R/simcross User Guide

R/simcross is an R package to simulate genotypes from an experimental cross. The aim is flexibility rather than speed.

Meiosis is simulated following the Stahl model (Copenhaver et al. 2002) with the interference parameter being an integer. In this model, chiasma locations are the superposition of two processes: a proportion p come from a process exhibiting no interference (that is, a Poisson process) and the remainder (proportion 1 – p) come from a process following the chi-square model (Foss et al. 1993; Zhao et al. 1995). Thus, with p=0, the model reduces to the chi-square model. The chi-square model has a single parameter, m, which is a non-negative integer and controls the strength of interference. m=0 corresponds to no interference. Broman et al. (2002) estimated m=10 for the level of interference in the mouse (derived assuming p=0). The chi-square model is a special case of the gamma model (McPeek and Speed 1995) which has a positive parameter ν; the chi-square model corresponds to the case that m = ν – 1 is an integer.

In many organisms, there is always at least one chiasma for each pair of homologous chromosomes at meiosis. Simulations with R/simcross may be performed with this assumption; the same model is used, but with rejection sampling to get results conditional on there being at least one chiasma. Note that this isn’t an assumption of an obligate crossover; if there is exactly one chiasma, then a random meiotic product will have 0 or 1 crossovers, with probability 1/2 each. Also note that, with the obligate chiasma assumption, chromosomes must be greater than 50 cM.

Basic functions

There are two basic functions for simulating a cross: create_parent and cross.

create_parent is for generating a parent object, either an inbred individual or the F1 offspring of two inbred individuals. It takes two arguments: the length of the chromosome in cM, and the allele or pair of alleles.

Here’s how to generate two inbred individuals, one from each of strain 1 and strain 2, and an F1 individual, with a 100 cM chromosome.

library(simcross)
p1 <- create_parent(L=100, allele=1)
p2 <- create_parent(L=100, allele=2)
f1 <- create_parent(L=100, allele=1:2)

You don’t need to specify the arguments by name (e.g., in the last line above, you could just write create_parent(100, 1:2)); I’m doing so here just to better document the names of the arguments.

The cross function is used to generate one offspring from the cross between two individuals. The input is a pair of individuals (e.g., as produced by create_parent), the interference parameter m (default m=10), the parameter p for the Stahl model (default p=0), xchr to indicate whether the chromosome being simulated is the X chromosome (FALSE, the default, to simulate an autosome), and male to indicate whether the offspring is to be male (which only matters if xchr=TRUE). Further, one may use obligate_chiasma=TRUE (default FALSE) to require at least one chiasma on the 4-strand bundle).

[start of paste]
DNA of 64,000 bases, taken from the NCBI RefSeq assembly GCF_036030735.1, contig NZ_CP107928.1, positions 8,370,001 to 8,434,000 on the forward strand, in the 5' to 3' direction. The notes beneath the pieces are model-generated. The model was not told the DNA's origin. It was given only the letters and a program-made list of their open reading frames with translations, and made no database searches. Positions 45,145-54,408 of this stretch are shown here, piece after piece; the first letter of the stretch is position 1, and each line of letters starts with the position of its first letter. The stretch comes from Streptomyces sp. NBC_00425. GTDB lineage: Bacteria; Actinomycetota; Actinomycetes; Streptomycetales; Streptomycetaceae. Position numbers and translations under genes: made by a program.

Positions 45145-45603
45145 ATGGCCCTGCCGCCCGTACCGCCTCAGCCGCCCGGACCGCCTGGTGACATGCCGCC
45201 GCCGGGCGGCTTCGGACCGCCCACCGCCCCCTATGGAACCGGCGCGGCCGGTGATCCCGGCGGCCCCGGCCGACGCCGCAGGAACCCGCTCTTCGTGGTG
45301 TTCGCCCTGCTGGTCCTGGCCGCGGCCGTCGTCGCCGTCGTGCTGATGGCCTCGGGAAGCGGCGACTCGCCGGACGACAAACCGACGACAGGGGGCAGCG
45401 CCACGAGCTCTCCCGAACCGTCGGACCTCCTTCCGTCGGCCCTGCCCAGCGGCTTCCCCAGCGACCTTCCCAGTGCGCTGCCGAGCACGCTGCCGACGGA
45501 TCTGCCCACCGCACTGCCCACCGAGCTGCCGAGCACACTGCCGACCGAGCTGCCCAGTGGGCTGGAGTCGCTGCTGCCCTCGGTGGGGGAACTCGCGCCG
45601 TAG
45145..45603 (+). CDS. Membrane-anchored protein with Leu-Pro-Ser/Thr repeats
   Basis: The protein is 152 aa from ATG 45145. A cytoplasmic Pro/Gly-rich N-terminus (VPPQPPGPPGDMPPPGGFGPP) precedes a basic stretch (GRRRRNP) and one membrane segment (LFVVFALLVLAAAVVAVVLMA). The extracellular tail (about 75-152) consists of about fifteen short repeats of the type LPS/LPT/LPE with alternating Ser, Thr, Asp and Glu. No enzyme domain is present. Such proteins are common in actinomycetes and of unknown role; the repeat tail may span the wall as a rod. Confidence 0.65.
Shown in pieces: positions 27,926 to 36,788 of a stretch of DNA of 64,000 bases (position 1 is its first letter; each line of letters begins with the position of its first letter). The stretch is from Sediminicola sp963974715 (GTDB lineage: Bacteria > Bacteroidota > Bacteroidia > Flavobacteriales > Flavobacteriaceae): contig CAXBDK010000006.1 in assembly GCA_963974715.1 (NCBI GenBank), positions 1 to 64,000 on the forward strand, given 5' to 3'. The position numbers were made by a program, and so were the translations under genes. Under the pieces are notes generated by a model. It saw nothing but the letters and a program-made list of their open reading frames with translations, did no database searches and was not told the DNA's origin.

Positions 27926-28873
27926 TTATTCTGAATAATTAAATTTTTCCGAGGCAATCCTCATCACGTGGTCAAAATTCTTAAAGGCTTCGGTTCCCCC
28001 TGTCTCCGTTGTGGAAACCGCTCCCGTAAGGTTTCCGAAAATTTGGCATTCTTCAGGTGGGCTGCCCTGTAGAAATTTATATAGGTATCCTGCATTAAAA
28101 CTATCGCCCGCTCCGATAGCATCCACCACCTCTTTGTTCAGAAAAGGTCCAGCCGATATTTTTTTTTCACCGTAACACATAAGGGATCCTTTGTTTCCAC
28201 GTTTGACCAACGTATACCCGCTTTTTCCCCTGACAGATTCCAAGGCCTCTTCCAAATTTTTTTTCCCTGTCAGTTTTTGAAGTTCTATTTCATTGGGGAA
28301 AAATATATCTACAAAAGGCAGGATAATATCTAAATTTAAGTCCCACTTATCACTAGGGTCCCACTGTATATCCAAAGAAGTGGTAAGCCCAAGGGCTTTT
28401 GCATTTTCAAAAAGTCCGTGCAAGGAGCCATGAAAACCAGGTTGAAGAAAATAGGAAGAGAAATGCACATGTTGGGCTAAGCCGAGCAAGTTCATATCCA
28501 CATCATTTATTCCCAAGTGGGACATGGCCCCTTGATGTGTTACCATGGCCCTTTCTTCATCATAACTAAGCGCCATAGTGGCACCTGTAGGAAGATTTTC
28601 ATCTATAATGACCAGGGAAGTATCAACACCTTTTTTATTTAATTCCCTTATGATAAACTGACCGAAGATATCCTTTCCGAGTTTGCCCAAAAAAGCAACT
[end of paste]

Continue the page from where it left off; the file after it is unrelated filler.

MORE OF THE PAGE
Here’s an example, to generate an F2 individual. (The outer parentheses cause the result to be printed.)

(f2 <- cross(f1, f1))
## $mat
## $mat$alleles
## [1] 2
## 
## $mat$locations
## [1] 100
## 
## 
## $pat
## $pat$alleles
## [1] 1 2 1
## 
## $pat$locations
## [1]  19.41483  51.33810 100.00000

The output is a list with two components: the maternal and paternal chromosomes. Each chromsome is a list with the allele in a set of intervals, and the locations of the right endpoints of the intervals.

In the example above, the maternal chromosome is a non-recombinant 2 chromosome. The paternal chromosome has two crossovers, with the the 1 allele up to 19.4 cM, the 2 allele in the interval 19.4 – 51.3, and the 1 allele for the remainder of the chromosome.

By default, we use m=10, p=0, and obligate_chiasma=FALSE. The chromosome length is taken from the input parent objects (f1 in this case). If we wanted to do the simulation with no crossover interference, but with an obligate chiasma, we’d use:

f2 <- cross(f1, f1, m=0, obligate_chiasma=TRUE)

Behind the scenes, there are two additional functions, sim_crossovers, for simulating crossover locations on a chromosome, and sim_meiosis, for simulating a meiotic product from an individual, but in general the user need not bother with these. The cross function calls sim_meiosis twice (once for each parent) and then combines the results into a single individual. sim_meiosis calls sim_crossovers to generate the meiotic product.

Generating pedigrees

While one could simulate any experimental cross from a series of calls to create_parent and cross, it is generally more efficient to first develop a table that describes pedigree for the cross, and then simulate from the pedigree with the function sim_from_pedigree (see the next section).

Example AIL pedigree matrix

To define a pedigree, we use a numeric matrix (or data frame) with four columns: individual ID, mom, dad, and sex (coded as 0=female, 1=male). The R/simcross package includes a sample pedigree for advanced intercross lines, AILped, taken from the QTLRel package. Here is the top of that dataset:

head(AILped, n=10)
##    id mom dad sex generation
## 1   1   0   0   1          0
## 2   2   0   0   0          0
## 3   3   2   1   1          1
## 4   4   2   1   0          1
## 5  15   4   3   0          2
## 6  16   4   3   0          2
## 7  17   4   3   0          2
## 8  14   4   3   1          2
## 9  11   4   3   1          2
## 10 12   4   3   1          2

Checking a pedigree matrix

The function check_pedigree can be used to check that a pedigree matrix conforms to R/simcross’s requirements: founders have mom == dad == 0, all other individuals have both parents present in the pedigree, and parents always precede any of their children. The check_pedigree function returns TRUE if the pedigree matrix is okay; otherwise, it throws an error.

check_pedigree(AILped)
## [1] TRUE